Girona is an ancient town in Catalonia, Spain, dating back many thousand years. The city has a population of around 100,000 people and is the seat of Catalonia’s Girona Province, which comprises the counties (or comarques) of Alt Empordà, Baix Empordà, Garrotxa, Gironès, Pla de l’Estany, and Ripollès.
The town boasts a charming Jewish quarter and is sometimes neglected by budget travelers flying into Girona-Barcelona airport. Girona is a wonderful stopover as part of a Catalonia tour, as a break from the loudness and pace of Barcelona, or as a long weekend trip with one of those low-cost airlines.
Girona is stated to frequently top a national survey of people’ favorite city to live in. Geographically located at the junction of the Ter, Onyar, Galligants, and Güell rivers, it has been a focal center of this area of Catalonia since before the Roman Empire.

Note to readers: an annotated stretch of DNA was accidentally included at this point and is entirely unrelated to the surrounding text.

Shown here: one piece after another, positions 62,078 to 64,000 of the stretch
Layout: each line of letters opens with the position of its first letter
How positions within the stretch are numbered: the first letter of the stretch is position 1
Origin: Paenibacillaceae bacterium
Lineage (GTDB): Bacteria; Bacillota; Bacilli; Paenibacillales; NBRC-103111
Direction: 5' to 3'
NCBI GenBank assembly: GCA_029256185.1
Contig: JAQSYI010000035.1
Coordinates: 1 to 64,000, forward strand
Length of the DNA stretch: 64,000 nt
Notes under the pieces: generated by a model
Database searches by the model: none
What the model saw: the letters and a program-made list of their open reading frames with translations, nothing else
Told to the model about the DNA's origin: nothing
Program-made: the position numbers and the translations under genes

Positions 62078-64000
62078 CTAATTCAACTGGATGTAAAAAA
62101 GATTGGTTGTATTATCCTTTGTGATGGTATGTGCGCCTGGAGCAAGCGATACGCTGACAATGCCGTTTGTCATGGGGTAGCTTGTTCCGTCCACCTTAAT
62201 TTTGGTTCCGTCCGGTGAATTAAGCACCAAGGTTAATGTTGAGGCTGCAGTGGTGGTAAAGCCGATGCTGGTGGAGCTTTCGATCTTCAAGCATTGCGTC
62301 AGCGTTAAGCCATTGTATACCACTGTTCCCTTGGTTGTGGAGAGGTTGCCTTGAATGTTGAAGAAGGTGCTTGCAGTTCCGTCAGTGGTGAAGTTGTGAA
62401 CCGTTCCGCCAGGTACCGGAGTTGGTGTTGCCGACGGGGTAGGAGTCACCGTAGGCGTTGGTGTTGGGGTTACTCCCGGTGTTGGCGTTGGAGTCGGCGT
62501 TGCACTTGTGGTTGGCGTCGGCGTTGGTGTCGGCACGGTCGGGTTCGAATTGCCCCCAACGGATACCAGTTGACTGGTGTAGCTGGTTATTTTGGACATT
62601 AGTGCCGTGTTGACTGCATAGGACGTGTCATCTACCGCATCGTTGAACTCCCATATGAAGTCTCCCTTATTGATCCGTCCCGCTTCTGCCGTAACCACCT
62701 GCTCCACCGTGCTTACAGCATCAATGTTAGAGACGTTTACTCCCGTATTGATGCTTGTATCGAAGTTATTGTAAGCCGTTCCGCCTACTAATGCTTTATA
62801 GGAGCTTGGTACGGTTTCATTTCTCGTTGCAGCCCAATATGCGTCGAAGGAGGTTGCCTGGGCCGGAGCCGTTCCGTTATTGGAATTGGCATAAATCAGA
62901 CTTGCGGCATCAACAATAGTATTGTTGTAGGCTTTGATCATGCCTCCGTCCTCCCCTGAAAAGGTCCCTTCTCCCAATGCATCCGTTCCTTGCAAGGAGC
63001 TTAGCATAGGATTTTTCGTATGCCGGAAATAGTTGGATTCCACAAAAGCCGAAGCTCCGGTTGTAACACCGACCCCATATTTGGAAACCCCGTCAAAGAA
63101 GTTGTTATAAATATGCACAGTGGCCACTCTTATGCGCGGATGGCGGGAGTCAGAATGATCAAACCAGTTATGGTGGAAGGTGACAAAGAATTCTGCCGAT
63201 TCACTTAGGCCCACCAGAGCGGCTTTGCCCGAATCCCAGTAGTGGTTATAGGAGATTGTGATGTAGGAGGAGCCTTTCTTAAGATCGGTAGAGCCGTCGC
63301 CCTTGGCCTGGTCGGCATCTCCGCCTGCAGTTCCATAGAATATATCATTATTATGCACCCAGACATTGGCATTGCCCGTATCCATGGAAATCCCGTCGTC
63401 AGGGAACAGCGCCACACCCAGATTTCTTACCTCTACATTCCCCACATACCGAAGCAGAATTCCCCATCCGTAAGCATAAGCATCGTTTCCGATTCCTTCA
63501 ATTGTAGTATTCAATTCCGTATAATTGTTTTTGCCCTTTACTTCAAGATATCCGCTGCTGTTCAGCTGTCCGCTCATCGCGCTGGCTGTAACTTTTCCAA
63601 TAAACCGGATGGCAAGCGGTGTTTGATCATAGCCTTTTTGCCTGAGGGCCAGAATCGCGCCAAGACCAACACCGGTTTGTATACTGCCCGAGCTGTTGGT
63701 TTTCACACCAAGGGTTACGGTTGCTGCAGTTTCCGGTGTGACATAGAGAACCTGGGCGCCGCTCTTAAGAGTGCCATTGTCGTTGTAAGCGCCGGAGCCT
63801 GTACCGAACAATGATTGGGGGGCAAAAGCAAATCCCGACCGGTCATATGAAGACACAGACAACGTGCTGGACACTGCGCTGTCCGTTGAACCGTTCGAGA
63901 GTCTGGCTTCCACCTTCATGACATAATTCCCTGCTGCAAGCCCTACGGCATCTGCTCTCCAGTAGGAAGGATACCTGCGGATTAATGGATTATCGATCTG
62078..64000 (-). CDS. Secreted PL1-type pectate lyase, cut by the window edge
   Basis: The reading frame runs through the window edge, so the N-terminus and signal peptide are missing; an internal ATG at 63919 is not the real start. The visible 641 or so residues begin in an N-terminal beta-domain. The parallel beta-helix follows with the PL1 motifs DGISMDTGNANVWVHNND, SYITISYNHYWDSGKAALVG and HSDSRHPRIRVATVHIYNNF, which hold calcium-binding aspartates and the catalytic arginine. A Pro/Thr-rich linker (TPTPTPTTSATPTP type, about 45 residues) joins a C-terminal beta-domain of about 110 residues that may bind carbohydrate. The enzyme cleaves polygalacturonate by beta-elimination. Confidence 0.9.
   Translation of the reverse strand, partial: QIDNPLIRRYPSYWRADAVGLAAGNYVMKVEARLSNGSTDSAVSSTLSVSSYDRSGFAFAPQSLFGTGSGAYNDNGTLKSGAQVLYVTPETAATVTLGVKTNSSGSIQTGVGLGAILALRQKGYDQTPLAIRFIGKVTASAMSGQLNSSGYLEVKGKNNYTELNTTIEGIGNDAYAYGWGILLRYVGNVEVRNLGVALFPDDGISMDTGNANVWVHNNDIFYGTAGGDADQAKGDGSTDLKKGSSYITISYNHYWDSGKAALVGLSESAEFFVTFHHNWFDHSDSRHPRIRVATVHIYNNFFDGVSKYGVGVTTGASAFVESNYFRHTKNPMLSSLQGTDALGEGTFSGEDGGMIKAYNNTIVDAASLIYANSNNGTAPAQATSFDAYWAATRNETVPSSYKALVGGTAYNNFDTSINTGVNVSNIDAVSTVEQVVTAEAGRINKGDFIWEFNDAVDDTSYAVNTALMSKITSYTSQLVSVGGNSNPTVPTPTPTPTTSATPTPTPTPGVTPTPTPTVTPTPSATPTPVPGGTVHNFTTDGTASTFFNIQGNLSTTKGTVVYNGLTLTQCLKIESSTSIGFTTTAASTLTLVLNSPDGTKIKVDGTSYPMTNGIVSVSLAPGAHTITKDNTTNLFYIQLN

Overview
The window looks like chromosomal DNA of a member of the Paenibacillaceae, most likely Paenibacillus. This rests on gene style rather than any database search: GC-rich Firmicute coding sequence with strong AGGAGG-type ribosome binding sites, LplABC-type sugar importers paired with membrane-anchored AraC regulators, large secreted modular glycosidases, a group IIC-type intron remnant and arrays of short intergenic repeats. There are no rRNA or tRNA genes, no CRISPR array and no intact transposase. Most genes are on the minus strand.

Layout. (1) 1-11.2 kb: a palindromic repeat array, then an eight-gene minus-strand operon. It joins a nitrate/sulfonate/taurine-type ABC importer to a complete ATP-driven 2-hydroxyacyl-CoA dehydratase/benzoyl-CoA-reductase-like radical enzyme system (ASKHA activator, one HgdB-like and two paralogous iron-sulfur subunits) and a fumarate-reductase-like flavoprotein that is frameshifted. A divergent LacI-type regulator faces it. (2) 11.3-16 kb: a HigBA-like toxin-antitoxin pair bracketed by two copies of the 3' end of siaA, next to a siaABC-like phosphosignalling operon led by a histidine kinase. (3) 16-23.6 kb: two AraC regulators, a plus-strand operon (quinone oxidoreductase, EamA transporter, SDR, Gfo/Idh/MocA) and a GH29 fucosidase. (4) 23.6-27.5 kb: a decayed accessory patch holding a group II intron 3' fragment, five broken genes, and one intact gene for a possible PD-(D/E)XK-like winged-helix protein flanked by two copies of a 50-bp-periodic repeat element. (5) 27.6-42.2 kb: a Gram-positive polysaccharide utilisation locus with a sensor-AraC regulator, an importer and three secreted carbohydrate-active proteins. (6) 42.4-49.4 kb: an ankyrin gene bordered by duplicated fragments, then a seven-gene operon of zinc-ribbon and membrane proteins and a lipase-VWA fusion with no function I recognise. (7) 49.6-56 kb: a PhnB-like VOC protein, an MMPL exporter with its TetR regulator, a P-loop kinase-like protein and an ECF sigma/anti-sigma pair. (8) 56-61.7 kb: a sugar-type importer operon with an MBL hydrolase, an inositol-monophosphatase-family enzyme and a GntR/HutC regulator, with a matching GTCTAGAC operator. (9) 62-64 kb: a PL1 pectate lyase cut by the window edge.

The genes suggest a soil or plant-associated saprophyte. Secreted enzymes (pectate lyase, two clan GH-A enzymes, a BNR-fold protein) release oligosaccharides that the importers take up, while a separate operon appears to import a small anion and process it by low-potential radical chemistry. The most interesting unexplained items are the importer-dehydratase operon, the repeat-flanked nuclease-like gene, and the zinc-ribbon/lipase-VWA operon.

The Historic Town is located on the river’s east bank, with pedestrianized small lanes encircled by the old city walls. The “Rambla,” which runs parallel to the river, is lined with street cafés and touristic eateries. Tourist information is located near the river at the southern end of the Rambla. The modern town center on the west side features bigger streets and more stores and hotels, as well as significantly lower-priced eateries.
In August, the city is unusually quiet on Saturday and Sunday as most residents flee to the shore.
Girona has a humid subtropical climate (Köppen: Cfa) that borders on a hot-summer Mediterranean climate (Csa), with warm summers and chilly winters. Temperatures may fall below 5 °C (23 °F) in the winter. Summer temperatures can reach 30–40 °C (86–104 °F). Although rainfall occurs throughout the year, it is most prevalent in the late spring and mid-autumn (May and October). July is the driest month. Thunderstorms are common.